1. A house consecrated to the worship of God, among Christians; the Lords house. This seems to be the original meaning of the word. The Greek, to call out or call together, denotes an assembly or collection. But, Lord, a term applied by the early Christians to Jesus Christ; and the house in which they worshipped was named from the title. So church goods, bona ecclesiastica; the Lords day, dies dominica.
2. The collective body of Christians, or of those who profess to believe in Christ, and acknowledge him to be the Savior of mankind. In this sense, the church is sometimes called the Catholic or Universal church
3. A particular number of Christians, united under one form of ecclesiastical government, in one creed, and using the same ritual and ceremonies; as the English church; the Gallican church; the Presbyterian church; the Romish church; the Greek church
4. The followers of Christ in a particular city or province; as the church of Ephesus, or of Antioch.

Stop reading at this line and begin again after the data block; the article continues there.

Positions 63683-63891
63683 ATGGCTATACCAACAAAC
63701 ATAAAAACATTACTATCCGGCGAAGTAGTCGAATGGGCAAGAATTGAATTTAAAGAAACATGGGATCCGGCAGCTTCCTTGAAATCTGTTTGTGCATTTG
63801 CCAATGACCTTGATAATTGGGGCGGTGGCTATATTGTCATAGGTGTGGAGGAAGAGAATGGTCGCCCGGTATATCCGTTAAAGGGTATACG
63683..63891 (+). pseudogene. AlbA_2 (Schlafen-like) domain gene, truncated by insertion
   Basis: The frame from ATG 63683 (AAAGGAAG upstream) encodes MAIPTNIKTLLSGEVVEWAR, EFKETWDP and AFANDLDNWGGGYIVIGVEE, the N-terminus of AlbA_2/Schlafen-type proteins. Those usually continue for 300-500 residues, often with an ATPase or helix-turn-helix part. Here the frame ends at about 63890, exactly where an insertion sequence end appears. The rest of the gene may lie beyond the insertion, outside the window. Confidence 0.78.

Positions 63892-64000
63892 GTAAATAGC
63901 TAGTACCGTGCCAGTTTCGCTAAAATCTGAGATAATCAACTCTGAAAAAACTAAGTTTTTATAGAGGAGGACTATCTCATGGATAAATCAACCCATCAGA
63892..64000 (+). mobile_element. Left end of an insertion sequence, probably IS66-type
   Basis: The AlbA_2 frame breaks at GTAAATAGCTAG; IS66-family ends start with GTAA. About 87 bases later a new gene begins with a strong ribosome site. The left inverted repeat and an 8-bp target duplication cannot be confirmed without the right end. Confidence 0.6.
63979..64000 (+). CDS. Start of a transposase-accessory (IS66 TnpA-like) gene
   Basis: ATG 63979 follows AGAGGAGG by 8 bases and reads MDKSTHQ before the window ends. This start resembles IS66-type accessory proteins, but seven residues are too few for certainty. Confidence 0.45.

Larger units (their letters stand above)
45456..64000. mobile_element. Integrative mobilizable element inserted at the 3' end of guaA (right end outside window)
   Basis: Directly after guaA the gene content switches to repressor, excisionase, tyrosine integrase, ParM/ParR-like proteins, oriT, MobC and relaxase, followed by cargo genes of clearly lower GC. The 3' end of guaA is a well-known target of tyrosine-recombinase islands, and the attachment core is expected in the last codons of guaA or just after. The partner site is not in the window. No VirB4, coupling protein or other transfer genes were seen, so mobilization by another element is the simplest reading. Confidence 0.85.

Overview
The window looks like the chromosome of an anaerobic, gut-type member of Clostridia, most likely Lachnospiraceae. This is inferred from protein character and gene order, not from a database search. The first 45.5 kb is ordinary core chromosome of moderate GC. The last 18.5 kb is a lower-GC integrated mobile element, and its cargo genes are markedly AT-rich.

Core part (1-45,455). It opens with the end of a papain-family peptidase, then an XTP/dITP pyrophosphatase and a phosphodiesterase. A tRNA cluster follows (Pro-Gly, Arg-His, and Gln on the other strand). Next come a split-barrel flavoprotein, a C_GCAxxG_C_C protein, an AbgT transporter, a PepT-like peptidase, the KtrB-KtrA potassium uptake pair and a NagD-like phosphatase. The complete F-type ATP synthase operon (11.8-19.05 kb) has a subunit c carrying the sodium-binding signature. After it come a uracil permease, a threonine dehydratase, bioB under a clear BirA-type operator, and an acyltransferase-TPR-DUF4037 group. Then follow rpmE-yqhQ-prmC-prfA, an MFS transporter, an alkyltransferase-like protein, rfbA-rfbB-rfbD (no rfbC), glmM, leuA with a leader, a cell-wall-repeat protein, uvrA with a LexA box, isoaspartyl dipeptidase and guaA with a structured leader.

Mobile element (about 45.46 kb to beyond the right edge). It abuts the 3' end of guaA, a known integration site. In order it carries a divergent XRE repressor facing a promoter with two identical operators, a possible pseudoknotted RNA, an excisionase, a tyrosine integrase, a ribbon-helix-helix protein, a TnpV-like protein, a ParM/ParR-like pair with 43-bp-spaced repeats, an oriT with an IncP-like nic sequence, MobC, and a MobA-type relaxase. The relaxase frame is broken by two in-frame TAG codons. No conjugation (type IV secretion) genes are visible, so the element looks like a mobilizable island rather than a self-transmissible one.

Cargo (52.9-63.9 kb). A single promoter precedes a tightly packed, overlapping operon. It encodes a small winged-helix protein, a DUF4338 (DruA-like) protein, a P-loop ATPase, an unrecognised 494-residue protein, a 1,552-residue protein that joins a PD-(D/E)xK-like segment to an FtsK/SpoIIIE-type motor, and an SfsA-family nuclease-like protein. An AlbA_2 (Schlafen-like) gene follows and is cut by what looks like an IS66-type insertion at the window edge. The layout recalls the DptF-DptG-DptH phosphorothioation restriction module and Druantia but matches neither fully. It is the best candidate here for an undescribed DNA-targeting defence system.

5. The disciples of Christ assembled for worship in a particular place, as in a private house. Colossians 4:15.
6. The worshipers of Jehovah or the true God, before the advent of Christ; as the Jewish church
7. The body of clergy, or ecclesiastics, in distinction from the laity. Hence, ecclesiastical authority.
8. An assembly of sacred rulers convened in Christs name to execute his laws.
9. The collective body of Christians, who have made a public profession of the Christian religion, and who are untied under the same pastor; in distinction from those who belong to the same parish, or ecclesiastical society, but have made no profession of their faith.
CHURCH, verb transitive To perform with any one the office of returning thanks in the church after any signal deliverance, as from the dangers of childbirth.